Anne-Marijke Querido

Seaview Row, Pittenweem, Fife

Dewar’s vision

Brian Wilson writes touchingly about his colleague, Donald Dewar (Scotsman, October 10), and hits the nail on the head when he writes that Donald's motivation was that “Scotland should never again be exposed to the full rigours of a government it had not voted for”. He then lazily conflates issues in a way his friend and mentor would never have countenanced, diminishing his achievements in the process.

The Murrell disclosures are a dispiriting business, raising important questions to which we need answers –but what bearing does it have on the achievement of the Scottish Parliament?

What matters to ordinary families in Scotland is, thanks to the Scottish Parliament, we have resisted the rampant privatisation suffered by the English NHS, helping us fight Covid in a far more co-ordinated and effective way; our children are not saddled by £40K of debt coming out of their higher education; in these and in numerous other ways, the Scottish Parliament has protected and nurtured Scotland. Think of what it could do if it had the full powers of independence to act on our behalf.

That is the kind of vision which I think would have animated Donald Dewar, and, if he were still with us, what he would be striving for now.

Jim Daly

Fox Spring Crescent, Edinburgh

No scrutiny

When Brian Wilson criticises the lack of scrutiny at Holyrood (Perspective 10 October), I assume he has never watched the farcical Scottish Questions at Westminster which is dominated by Tory MPs from England asking pat questions attacking the Scottish Government rather than holding the Secretary of State to account.

Also, The Scottish Affairs Committee, which is the main opportunity MPs from Scotland have to scrutinise how the UK Government deals with Scotland, has only three SNP MPs, with five Tories and two Labour. Four do not even represent Scottish constituencies .

Devolution doesn’t give Scotland adequate fiscal powers to successfully tackle poverty or the powers to close our borders or financial powers to enter into an earlier lockdown than dithering Boris Johnson in late February with the dire consequences for our health and economy.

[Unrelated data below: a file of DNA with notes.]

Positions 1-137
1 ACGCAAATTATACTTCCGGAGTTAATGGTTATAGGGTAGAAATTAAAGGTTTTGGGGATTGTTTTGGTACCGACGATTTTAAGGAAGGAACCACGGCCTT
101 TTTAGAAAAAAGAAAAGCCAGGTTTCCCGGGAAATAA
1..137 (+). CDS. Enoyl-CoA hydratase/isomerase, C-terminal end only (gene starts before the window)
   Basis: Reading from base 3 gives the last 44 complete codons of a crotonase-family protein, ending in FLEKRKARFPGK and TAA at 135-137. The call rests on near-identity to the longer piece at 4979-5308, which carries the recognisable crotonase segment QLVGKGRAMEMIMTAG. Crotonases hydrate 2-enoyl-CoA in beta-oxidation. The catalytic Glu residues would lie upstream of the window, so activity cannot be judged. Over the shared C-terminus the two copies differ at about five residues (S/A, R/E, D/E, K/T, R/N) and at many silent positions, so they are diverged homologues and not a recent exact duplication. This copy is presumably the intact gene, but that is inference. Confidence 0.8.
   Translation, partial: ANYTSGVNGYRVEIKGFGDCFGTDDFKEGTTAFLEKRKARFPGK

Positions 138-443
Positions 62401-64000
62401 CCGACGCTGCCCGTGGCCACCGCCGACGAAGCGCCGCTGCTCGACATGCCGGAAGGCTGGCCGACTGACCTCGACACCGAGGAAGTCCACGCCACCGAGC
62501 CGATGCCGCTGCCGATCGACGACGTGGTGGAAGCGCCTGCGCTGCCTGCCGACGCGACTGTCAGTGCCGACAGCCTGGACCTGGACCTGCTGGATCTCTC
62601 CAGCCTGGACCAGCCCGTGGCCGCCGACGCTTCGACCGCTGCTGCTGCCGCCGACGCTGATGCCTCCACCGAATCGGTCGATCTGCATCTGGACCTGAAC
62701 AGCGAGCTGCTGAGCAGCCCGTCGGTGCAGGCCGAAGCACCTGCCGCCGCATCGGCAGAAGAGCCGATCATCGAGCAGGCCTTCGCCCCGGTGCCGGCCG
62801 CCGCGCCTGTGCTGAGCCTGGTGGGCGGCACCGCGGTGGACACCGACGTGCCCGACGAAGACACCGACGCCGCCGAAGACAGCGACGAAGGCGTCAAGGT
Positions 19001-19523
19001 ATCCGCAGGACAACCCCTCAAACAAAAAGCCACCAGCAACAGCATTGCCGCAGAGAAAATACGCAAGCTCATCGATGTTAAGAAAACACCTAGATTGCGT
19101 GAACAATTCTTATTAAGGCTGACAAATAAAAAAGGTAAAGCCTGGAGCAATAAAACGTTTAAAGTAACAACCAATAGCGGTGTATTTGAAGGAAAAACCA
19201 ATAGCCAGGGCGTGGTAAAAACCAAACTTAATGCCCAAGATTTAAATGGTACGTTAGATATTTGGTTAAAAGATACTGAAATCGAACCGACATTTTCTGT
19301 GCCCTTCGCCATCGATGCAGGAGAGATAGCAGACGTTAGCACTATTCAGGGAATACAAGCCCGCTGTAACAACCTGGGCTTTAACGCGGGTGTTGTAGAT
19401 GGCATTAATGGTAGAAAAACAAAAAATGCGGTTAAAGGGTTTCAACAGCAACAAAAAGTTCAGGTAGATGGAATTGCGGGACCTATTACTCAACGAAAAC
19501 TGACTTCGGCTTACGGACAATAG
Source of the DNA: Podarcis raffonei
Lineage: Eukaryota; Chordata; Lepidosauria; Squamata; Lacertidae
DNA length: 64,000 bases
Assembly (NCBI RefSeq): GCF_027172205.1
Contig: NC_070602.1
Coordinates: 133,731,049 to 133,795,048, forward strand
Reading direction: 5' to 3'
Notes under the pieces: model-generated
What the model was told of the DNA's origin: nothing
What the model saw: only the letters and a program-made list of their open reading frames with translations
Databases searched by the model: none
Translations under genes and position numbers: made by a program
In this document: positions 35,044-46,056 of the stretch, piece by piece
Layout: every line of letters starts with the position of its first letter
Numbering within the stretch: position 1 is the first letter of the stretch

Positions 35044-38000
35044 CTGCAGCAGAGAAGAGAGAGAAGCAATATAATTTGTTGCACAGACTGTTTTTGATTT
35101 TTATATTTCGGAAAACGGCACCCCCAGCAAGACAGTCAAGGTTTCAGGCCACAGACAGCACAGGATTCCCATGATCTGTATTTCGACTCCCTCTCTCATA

Labour have joined the Lib Dems in saying they will not try to get back into the EU while the Tories are using the UK Internal Market Bill to attack our devolved powers.

Does Brian Wilson agree with the Scottish TUC which said that should the UK Government proceed with the UK Internal Market Bill, against the wishes of the Scottish Parliament, it makes the case for a second independence referendum unanswerable?

Fraser Grant

Warrender Park Road, Edinburgh

Tacking poverty

Susan Dalgety (Scotsman, 10 October) rightly deplores child poverty. She and I have both lived in Malawi and as a doctor there I associated ill health with poverty, particularly child poverty, as is the case throughout the world, including Scotland.

I hope she can accept that those who give priority to regaining Scottish independence largely see this aim as a means to combat poverty both in Scotland and in the world as a whole.

My work has made me visit many countries. None is perfect but I have seen prosperity and efficient social services in Denmark, Norway and Sweden and have also seen practical and useful aid schemes from these countries in economically poorer parts of the world. I hope to see Scotland following their example. I am also aware of, and have worked with, valuable UK aid in Malawi and elsewhere. I would not disparage that but I believe Scotland can do better, both for itself and for the world, as Scotland.

David Stevenson

Blacket Place, Edinburgh

Fake history

The Prime Minister claims we haven't been successfully invaded since 1066, further evidence if any was required that Boris isn't the sharpest knife in the canteen. Like other politicos he read "greats" at Oxford but unlike Denis Healy and Harold MacMillan, he wasn't awarded a First. Like Lord Curzon, another frightful swell, he got a 2nd. We were, in fact, successfully invaded in 1688.

The birth of a male heir in dubious circumstances to the Catholic King James II led to widespread riots and fears that the British Royal Family would return to Catholicism. William of Orange, Stadtholder of the Dutch Republic and married to James' Protestant daughter Mary, took the opportunity to invade and landed on November 5, 1588 at Torbay in Devon with some 20,000 Dutch troops.

In this Battle of Britain, our army ran away leaving James no alternative but exile. Parliament wanted Mary to reign alone but William was having none of it and on 19 December marched his expeditionary forces into London. MPs understood the Stadtholder wouldn't play second fiddle and passed a Bill of Rights which William was invited to sign as he ascended the throne with his wife.

Rev Dr John Cameron

Howard Place, St Andrews